Beginning on that date, administrators will be able to disable classic Hangouts user interfaces at the time of their choosing, and will also be able to control both classic Hangouts and Chat/Meet in their respective settings.
Google Vault customers will have to make a few decisions about Mail retention rules between March 16 and April 16.
Next, features from classic Hangouts will come to Chat. Over the summer, Google plans to add features like integration with Gmail, chatting with external users, improved video calling, and the ability to make calls with Google Voice. Then, in October, Google will start retiring classic Hangouts for G Suite customers. All remaining users will be transitioned to Chat.
As it stands now, Chat and classic Hangouts are fairly interoperable, but group conversations are separate between the two products. The two will continue to be interoperable until October.
As for protecting any data you might have in classic Hangouts, it seems the transition will carry along your past message histories into Chat, but that is yet to be confirmed. Additionally, there's always Google Takeout if you want more peace of mind. Other than that, it seems all that's left to say is: rest in peace Google Hangouts, you served us well.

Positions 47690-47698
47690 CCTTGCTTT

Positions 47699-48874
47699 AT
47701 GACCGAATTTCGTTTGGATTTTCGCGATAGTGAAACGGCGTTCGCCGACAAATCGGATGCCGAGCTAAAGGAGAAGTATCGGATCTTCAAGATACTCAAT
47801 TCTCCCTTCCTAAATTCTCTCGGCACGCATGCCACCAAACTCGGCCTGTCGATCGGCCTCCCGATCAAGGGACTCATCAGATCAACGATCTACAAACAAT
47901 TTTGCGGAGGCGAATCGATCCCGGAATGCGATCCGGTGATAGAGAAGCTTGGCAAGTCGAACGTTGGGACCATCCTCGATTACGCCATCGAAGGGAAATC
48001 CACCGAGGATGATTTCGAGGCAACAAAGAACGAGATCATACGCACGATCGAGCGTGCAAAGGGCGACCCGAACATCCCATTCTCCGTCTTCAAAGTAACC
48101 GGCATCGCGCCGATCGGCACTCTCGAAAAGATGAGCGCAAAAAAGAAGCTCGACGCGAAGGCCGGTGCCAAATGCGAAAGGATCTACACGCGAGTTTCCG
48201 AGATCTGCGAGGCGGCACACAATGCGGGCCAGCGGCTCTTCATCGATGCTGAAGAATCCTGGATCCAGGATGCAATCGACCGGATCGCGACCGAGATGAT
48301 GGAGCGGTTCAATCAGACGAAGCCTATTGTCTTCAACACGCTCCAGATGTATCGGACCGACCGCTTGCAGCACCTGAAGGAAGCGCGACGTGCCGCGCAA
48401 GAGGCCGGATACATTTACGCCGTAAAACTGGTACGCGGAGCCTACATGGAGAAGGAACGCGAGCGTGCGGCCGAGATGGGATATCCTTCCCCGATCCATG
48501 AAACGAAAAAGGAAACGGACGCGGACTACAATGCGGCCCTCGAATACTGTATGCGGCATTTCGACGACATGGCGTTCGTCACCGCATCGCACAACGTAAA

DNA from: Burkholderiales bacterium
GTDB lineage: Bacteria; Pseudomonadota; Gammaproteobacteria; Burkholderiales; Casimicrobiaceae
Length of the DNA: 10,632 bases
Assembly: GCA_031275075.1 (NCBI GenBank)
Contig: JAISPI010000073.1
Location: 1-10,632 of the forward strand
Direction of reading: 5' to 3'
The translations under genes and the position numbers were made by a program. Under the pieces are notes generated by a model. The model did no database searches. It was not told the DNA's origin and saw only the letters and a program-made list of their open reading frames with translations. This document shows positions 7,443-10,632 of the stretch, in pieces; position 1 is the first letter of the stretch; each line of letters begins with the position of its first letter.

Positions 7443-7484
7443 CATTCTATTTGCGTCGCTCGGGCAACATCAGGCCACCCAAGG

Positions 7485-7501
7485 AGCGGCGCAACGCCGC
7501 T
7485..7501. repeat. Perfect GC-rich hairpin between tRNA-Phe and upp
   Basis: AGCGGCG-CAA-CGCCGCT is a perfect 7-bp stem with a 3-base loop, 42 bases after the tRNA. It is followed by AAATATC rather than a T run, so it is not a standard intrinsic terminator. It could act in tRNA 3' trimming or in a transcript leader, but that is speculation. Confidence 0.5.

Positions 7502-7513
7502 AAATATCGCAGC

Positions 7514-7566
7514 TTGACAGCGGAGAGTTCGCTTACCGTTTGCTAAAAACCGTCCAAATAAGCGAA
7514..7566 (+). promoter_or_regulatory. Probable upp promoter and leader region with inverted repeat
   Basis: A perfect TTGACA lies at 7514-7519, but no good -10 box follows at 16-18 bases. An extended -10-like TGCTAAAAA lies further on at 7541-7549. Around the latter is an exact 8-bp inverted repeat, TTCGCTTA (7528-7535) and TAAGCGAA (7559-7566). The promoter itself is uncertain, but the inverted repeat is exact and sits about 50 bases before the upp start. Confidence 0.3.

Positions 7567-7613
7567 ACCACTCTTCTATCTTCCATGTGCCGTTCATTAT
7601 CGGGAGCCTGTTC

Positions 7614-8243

Sent to us by: Robbie Ferguson
Microsoft has begun beta testing Windows 10 patches with actual beta testers.
Microsoft releases “C” and “D” updates to people who click “Check for Updates” in Windows Update. Those people become unwitting beta testers. January 2019’s C update has a rare distinction: Microsoft tested it with Windows Insiders first.
C and D updates are released in the third and fourth week of most months. They include non-security fixes and are only installed for people who click the “Check for Updates” button in Windows Update. These people essentially beta test the updates before the fixes form part of next month’s stable Patch Tuesday updates. Those Patch Tuesday updates are named “B” updates, as Patch Tuesday is in the second week of each month.